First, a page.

By Satya Vasan
Obsessive-compulsive disorder (OCD) is an anxiety disorder that is signaled by continuous thoughts that lead to distinctive behaviors. For example, a person who fears getting sick may be compelled to wash their hands a certain way. Additionally, a person who fears losing things may count them a specific number of times.
Overview of OCD
OCD affects children and adults. It is 1.8% likely to be found in women, and 0.5% likely to be found in men. Furthermore, OCD is known to affect 1.2% of the population of the United States and 2% of the world’s population (“Obsessive-Compulsive Disorder (OCD), n.d.). There are many varieties of OCD and symptoms vary within each individual as each person responds differently to its triggers:
Contamination OCD is when a person is anxious about being infected with germs. They can be found cleaning and handwashing excessively, changing their clothes and showering frequently, and discarding objects that they believe to be contaminated.
Perfection OCD is the desire to get things “just right." This is characterized by an extreme need to keep things organized and an urge for symmetrical activities. An example of a symmetrical activity is if somebody itches their right leg they will itch their left leg.
Doubt and Harm OCD is where someone checks and rechecks behaviors and actions because they have the fear of harming the people around them because of their own carelessness. Some behaviors that characterize doubt and harm OCD are checking and rechecking of stoves, lights, windows and retracing their every move. (MedCircle, 2020)
Forbidden Thoughts OCD is demonstrated through uncomfortable and unwanted thoughts of violent, religious, or sexual nature. People with Forbidden Thoughts OCD constantly worry about being a bad person and have recurring inappropriate thoughts.
Overall, there are a variety of treatment options to choose from to help combat the struggles of OCD. Medications are known to be 40%-70% effective in reducing OCD compulsions (MedCircle, 2020). Selective serotonin reuptake inhibitors, which are antidepressants that help reduce OCD symptoms, are a top choice among patients and physicians. A type of cognitive behavior therapy called exposure and response prevention focuses on bringing about the obsessions and learning how to let them sit there without acting upon them. Transcranial Magnetic Stimulation uses electrical impulses to target and stimulate areas of the brain, such as the pre-supplementary motor area, which can aid in reducing brain excitability which is seen in people with OCD.
Clearly, there are a lot of options to choose from. However, it is important to discuss the benefits and drawbacks of each option with a trusted team that includes psychiatrists, psychotherapists, and your primary care physician.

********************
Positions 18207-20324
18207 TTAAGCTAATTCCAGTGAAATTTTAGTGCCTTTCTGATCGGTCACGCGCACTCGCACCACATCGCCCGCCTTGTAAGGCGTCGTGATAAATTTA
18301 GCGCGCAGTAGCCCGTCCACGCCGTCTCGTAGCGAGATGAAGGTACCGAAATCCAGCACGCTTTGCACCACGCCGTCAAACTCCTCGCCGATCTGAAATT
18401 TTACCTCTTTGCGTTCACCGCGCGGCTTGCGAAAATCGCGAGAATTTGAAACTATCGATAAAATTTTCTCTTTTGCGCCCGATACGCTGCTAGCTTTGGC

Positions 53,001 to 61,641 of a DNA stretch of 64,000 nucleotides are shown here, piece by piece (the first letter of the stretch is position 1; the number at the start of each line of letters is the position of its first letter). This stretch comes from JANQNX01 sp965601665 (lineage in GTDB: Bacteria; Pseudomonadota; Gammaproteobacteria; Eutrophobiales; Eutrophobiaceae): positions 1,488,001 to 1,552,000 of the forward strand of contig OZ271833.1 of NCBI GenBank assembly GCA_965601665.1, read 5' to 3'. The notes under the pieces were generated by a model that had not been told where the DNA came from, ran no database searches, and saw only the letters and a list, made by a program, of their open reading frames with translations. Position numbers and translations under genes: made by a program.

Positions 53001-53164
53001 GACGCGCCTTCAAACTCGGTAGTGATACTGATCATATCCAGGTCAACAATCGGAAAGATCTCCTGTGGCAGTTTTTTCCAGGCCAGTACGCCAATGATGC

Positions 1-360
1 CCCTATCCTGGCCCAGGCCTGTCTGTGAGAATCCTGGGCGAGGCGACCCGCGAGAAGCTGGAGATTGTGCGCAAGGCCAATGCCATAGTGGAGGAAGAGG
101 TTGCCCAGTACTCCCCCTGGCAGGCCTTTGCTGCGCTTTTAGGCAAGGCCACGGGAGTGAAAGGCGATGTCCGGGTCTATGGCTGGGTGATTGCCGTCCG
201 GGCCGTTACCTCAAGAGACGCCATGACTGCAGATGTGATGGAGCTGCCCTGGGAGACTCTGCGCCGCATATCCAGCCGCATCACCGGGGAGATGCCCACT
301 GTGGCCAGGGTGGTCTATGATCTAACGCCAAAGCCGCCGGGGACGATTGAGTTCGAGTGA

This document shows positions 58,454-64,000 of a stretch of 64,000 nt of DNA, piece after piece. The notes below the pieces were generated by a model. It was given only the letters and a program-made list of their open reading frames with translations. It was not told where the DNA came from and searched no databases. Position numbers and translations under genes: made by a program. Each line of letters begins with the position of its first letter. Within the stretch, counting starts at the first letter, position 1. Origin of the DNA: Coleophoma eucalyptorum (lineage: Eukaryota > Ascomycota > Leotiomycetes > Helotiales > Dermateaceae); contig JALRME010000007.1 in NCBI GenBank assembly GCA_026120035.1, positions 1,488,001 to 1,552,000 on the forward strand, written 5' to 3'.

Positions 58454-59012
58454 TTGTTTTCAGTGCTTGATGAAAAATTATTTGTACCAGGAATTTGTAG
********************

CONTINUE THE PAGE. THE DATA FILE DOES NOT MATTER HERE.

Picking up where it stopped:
The Science Behind OCD
To switch subjects, we will now be discussing how OCD affects the brain. Simply, OCD brains have less function in areas that regulate impulse control. Specifically, OCD disturbs communication between two crucial areas of the brain: the prefrontal cortex and the ventral striatum. The prefrontal cortex helps people focus, plan for the future, and manage emotional reactions. The ventral striatum is involved in decision making and rewarded behavior. The prefrontal cortex and the ventral striatum are the “dynamic duo” of motivating us to make good decisions. However, OCD disrupts theis communication between the dynamic duo: OCD encourages compulsive behavior. This is further accomplished when OCD reduces the amount of grey matter present in the brain since grey matter is necessary to control impulses, manage our five senses, and process information. OCD reduces grey matter in four notable areas: the medial surface on the superior post frontal gyrus, the medial orbitofrontal cortex, the frontal operculum, and the OFC. The lack of grey matter on the medial surface of the superior post frontal gyrus prevents suppression of impulses and logical responses to thoughts; the lack of grey matter on the medial orbitofrontal cortex opens up the door so worries and fear will overwhelm the mind; the lack of grey matter on the frontal operculum urges compulsive behavior and the lack of great matter on the OFC urges unnecessary activities (“How Does Obsessive Compulsive Disorder Affect the Brain?”, n.d.).
Ultimately OCD, formally known as obsessive-compulsive disorder, is the continuation of responding to impulses that come from distressing thoughts. There are many different types of OCD, ranging from contamination OCD to harm and doubt OCD. There are many different types of treatments including medications, cognitive behavioral therapy, and transgenic magnetic stimulation of the brain. OCD can affect many different parts of the brain but ultimately leads to continuous irrational decision making.
How Does Obsessive Compulsive Disorder Affect the Brain? StoneRidge: Center for Brains. (2020, October 26). https://pronghornpsych.com/how-ocd-affects-the-brain/.
U.S. Department of Health and Human Services. (n.d.). Obsessive-Compulsive Disorder. National Institute of Mental Health. https://www.nimh.nih.gov/health/topics/obsessive-compulsive-disorder-ocd/.
What Are the 4 Types of OCD? MedCircle. (2020, February 26). https://medcircle.com/articles/what-are-the-4-types-of-ocd/.
What Is Obsessive-Compulsive Disorder? (n.d.). https://www.psychiatry.org/patients-families/ocd/what-is-obsessive-compulsive-disorder.
What is OCD? International OCD Foundation. (n.d.). https://iocdf.org/about-ocd/.